Case Study Questions

Sophie is a sixth grader who attends a public middle school in a suburban setting. Just as Sophie was entering middle school, her family moved from the city to the suburbs, entailing transfer into a new school district for the children. During elementary school, Sophie had many friends with whom she played at recess and collaborated during class time. Outside of school, Sophie had some independence, as both of her parents worked long hours, leaving her alone with her older brother most afternoons. Her mother always made sure that neighbors were able to check in on her when she got home from school, but Sophie was told to remain in the apartment safeguarded from the dangers of living in the housing projects. This routine worked for Sophie, as it was all she had known her entire life. She would make herself a snack, do the worksheet her teachers gave each day for homework, and then watch TV until her parents got home. Sometimes she wished she could go to the playground, but she knew it was too dangerous to go by herself, and her brother would never agree to take her.
Sophie’s parents expected that a move to the suburbs would be a positive change as they had saved enough money to move out of the government subsidized housing and send their two children to better schools. However, Sophie did not adapt well to the changes. In school, Sophie had difficulty making new friends. All of the children she was interested in talking to and eating lunch with already had existing friendships from attending the same elementary school. She also felt that her secondhand clothing and hand-me-down backpack made her an outcast, as the other children around her had new clothes, backpacks, and lunch boxes. Sophie sometimes withdrew from peers and behaved in what her teacher described as “socially awkward ways” with the few friends she was able to make.
Sophie also experienced changes at home. Her parents still worked long hours but had longer commutes than before. When Sophie finally saw them at the end of the day, they were irritable and sometimes arguing with each other. Neither her mother nor her father was able to make it to Parent Night at school and seldom discussed academics with Sophie. The middle school curriculum was difficult for Sophie, and without help from her parents or collaboration with friends, she began to fall behind and her grades were not as high as they had been in elementary school.
Close to the end of the fall semester, Sophie’s teacher saw that Sophie was in fact eager to learn but overwhelmed by the changes of a new school and environment. She referred Sophie for a social and emotional skills group that met twice a week after school. Through this program, Sophie learned how to identify and manage her emotions, and she practiced dialogues with other students that promoted help-seeking behaviors and friendship development. By the end of sixth grade, Sophie had made two close friends from the program, and her grades in math and science had improved. She had less time home alone to ruminate on her difficulties during this transition year, and she even walked to the playground a few times and played with neighborhood kids.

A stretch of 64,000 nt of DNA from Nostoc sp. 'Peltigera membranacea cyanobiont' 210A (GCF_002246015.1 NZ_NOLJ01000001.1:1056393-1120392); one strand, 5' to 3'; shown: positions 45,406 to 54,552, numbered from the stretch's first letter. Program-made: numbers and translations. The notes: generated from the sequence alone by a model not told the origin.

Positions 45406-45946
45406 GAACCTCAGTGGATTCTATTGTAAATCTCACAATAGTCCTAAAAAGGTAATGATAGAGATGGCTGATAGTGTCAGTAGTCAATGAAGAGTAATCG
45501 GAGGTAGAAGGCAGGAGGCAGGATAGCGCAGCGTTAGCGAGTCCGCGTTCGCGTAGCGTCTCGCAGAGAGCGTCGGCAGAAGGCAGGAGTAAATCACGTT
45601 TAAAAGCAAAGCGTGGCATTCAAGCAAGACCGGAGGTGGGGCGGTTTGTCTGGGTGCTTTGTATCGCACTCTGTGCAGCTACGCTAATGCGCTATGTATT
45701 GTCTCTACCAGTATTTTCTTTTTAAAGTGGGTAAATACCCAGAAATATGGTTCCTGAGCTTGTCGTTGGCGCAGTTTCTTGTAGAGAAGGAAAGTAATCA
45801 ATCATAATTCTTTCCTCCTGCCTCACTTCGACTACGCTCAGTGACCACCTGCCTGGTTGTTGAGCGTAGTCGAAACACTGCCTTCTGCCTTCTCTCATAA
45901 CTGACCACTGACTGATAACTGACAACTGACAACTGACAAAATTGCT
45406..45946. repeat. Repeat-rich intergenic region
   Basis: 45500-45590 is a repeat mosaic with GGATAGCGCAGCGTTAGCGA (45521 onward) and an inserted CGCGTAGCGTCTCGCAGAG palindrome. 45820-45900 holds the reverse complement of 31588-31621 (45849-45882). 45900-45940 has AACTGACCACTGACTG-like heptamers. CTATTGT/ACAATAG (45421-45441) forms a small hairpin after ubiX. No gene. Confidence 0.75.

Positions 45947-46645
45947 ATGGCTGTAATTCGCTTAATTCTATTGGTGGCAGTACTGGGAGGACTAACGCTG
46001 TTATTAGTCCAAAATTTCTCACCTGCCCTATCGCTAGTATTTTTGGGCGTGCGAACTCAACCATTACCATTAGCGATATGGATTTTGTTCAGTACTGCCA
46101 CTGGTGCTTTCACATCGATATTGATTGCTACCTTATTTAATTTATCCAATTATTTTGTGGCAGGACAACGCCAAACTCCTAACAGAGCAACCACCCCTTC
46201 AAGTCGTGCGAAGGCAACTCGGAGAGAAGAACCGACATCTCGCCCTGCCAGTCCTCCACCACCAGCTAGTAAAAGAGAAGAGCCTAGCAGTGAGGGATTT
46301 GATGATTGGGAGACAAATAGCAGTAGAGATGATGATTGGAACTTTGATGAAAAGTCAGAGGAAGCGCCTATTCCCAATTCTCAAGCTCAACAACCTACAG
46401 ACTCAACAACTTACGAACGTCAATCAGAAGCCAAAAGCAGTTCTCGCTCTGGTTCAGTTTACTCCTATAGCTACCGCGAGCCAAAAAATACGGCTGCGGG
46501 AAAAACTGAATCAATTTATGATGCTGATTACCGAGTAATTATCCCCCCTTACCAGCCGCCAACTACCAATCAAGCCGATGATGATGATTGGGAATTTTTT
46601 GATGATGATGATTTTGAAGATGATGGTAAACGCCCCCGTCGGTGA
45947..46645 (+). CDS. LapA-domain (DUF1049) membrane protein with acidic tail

In this case study, Sophie’s teacher played an integral role in making the transition from an urban elementary school to a suburban middle school a positive one. Teachers, mental health counselors, and school counselors are central in fostering the social and emotional development of children. These professionals should be trained in identifying students at risk for internalizing and externalizing behaviors that result from poor social and emotional competencies, as well as presenting programming to help them develop such competencies.
  1. Describe what you envision as “better schools” and “socially awkward” as stated in the case study. Reflect on the ways in which culture and social class may influence definitions of these phrases.
  2. Assume that Sophie’s family is economically and culturally different from the children in her new school. How could teachers promote a classroom climate that embodies inclusion and acceptance of children from diverse backgrounds? What other supports/activities outside of the school might have been helpful to Sophie in easing this transition?
  3. In this chapter we recommend a developmental systems approach for understanding how social competencies are shaped by the person, the context, and the interaction of the person and the context. Identify the person, context, and person-context interaction factors presented in the case of Sophie. What are the implications from this analysis for promoting Sophie’s social competence and the presence of healthy and effective relationships in her life? What is the importance of developmental factors in your analysis?
  4. Describe a multimodal in-school and OST intervention that you think would help improve Sophie’s social competence. Include teachers, parents, and other students as the modes of implementation. Sophie’s teacher referred her to a social skills group for children with difficulties in this area. What might be the benefits and limitations of a universal prevention program that includes all students in the class in comparison with a program designed only for students who struggle with social competencies? What concerns and recommendations might you offer to Sophie’s parents for a positive summer experience? What recommendations might you have for the types of supports that will sustain Sophie’s adaptation and success in her new school as she transitions into seventh grade?